As a result, the combat becomes much more about dodging and getting in rhythm with the enemies’ attacks, similar to how Metroid Prime approached first-person shooter gameplay. To this end you’ll be using the “Sensemove” mechanic more often than shooting, which sends Samus into a quick dive that also fills her Charge Beam meter if timed correctly. There’s also the “Overblast” – a needlessly dramatic way of saying “jump on an enemy’s head and jam a Charge Beam down their throat” – and the “Lethal Strike” which is basically a theatrical finishing move against downed opponents.

It’s really a shame that Metroid: Other M drifts so often into its abysmal story-telling, because the core combat is quite fun. Getting into a groove of dodges, jumps and beam blasts is quite exhilarating, as are the over-the-top new abilities. To complement this is a great difficulty level that’s hard without being cheap. It also incorporates a “Concentration” mechanic that allows you to recover an energy tank if your life is low enough, provided you can stay out of harm’s way long enough to use it. It’s one of the best uses of regenerating health I’ve seen – the player can regenerate health, but their ability to do so depends on their dodging skill. There are two problems with the gameplay, though: combat is only one part of it, and the controls are a mixed bag.

On the agreeable end of the spectrum, the controls are every bit as responsive as they need to be. They’re also fairly simple, which I guess will appease those who were angry with Metroid Prime’s convoluted setup. But in yet another cruel twist of irony, the controls are too simple for the kind of game Other M wants to be. It’s got the same problem early PlayStation games had, where you’re trying to control a 3D game with a D-pad that just doesn’t have the necessary range of motion, and it can get really frustrating. But Other M doesn’t have the excuse those games did, because the Wii has the perfectly suitable Nunchuk controller that could have solved the problem.

Secondly, missiles return in Other M, and some idiot thought it would be a good idea to restrict their use to the game’s first-person mode. Which you switch to by pointing the Wii Remote, which you’re holding sideways most of the time, at the screen. It’s disorienting at best, and crippling at worst, because it can take a few seconds to figure out what the hell you’re looking at, during which time you’re likely to take a poison stinger to the face. Finally, the game attempts the simplify wall jump controls, but does so in a really awkward way that doesn’t help at all.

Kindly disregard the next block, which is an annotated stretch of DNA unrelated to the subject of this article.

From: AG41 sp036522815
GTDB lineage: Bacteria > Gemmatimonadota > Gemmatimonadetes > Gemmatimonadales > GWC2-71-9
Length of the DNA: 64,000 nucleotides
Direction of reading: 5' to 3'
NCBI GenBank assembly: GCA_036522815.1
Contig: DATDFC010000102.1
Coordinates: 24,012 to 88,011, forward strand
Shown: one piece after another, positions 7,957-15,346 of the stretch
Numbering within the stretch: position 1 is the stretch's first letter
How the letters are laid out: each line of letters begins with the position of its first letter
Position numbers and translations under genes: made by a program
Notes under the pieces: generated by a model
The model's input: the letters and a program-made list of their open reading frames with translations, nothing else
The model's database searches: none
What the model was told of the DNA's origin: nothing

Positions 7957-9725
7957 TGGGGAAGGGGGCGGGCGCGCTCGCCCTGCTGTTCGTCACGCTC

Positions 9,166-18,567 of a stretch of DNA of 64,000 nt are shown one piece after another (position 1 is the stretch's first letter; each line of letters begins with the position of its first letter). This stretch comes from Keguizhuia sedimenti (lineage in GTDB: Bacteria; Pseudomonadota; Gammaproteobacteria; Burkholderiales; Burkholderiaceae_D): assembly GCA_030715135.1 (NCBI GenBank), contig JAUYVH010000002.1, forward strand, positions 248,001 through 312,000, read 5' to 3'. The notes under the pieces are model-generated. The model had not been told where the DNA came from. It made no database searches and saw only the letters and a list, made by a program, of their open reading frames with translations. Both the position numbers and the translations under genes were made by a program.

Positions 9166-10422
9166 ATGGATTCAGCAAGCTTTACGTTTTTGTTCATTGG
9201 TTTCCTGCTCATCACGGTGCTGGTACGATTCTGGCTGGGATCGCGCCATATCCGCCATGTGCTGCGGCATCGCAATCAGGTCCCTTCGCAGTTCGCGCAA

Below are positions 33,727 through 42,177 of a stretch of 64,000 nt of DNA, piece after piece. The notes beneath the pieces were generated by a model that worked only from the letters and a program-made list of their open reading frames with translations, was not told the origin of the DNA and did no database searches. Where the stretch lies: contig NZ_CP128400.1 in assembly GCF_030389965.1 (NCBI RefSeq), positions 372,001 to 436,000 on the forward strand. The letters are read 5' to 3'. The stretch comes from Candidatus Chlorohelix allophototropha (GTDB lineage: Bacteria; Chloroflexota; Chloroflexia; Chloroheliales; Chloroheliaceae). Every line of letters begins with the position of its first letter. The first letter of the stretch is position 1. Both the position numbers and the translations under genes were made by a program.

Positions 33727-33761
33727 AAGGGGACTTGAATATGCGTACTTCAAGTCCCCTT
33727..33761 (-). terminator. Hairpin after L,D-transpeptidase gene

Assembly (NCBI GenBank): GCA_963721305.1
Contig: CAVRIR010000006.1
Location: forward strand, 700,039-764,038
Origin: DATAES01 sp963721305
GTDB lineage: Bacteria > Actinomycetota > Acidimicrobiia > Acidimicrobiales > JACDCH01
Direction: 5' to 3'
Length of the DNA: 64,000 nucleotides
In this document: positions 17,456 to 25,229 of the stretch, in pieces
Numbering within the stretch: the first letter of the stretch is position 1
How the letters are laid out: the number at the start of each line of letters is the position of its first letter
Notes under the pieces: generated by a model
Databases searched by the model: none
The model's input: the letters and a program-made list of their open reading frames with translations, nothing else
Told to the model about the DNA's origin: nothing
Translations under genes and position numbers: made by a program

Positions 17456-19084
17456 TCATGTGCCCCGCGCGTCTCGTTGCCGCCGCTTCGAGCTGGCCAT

Of course, combat is only a part of the gameplay, this being a Metroid game and all. But in Other M, the other part is not the open-world exploration you’d expect. It’s more like squinting around for the pixels that seem most out of place. Yes, the game is linear, but that’s not the problem. Fusion and Prime 3 were pretty linear, and they turned out great. The problem is that without the Prime games’ scan visor or something similar, searching for power-ups in a murky 3D environment boils down to looking at every heavily shadowed wall in first-person mode to see if there’s something you can blow up on it.

In addition, there are two extremely baffling recurring mechanics. In the first, the game forces you into first-person mode to look for something out of place. In the ones where you find the object quickly and the music and ambience is just right, they can be pretty effective at heightening tension. More often than not, though, the object will be something completely irrelevant and the segment will do nothing but bore and frustrate you. In the second mechanic, Samus slows to walking speed and the camera zooms in to a Dead Space-like perspective. These had the potential to be interesting, but the fact that you can’t use your weapons while they’re happening means you know nothing’s going to threaten you, and they just end up being dull, pointless gimmicks.

In general, Metroid: Other M is a pretty backwards-thinking game, if its clearly-defined gender politics didn’t tip you off. For all the talk about how different it is from previous Metroid titles, things like finishing moves and dodging aren’t exactly new ideas, and the complete lack of new power-ups really shows how much it’s content to rest on the accomplishments of its predecessors. Of particular note are the graphics, which, through general blockiness and the occasional bewildering lack of textures tend to make some enemies and environments look like featureless blobs pitifully reminiscent of the N64’s darker days. Some of the more extravagant attacks and boss battles show a surprising amount of detail, making the rough patches stand out even more.

Metroid: Other M is just a game of missed potential the whole way through. The controls could be easily fixed by using the Nunchuk and doing away with the first-person bull****. A respectable voice actress could have been hired for Samus. Hell, they could have just started a new series with a new character. That way, the story would be merely bad, instead of bad and a blatant disregard for everything that came before it.

Team Ninja has proven they can make great action sequences, but those action sequences are spoiled by its moronic insistence on supplementing them with a cringe-worthy narrative and embarrassing production values. Nintendo has thankfully chosen to ignore the franchise joke that was Metroid Prime: Hunters, so here’s hoping they do the smart thing and put this one away along with it.

Rating:   2.0 - Poor

Product Release: Metroid: Other M (US, 08/31/10)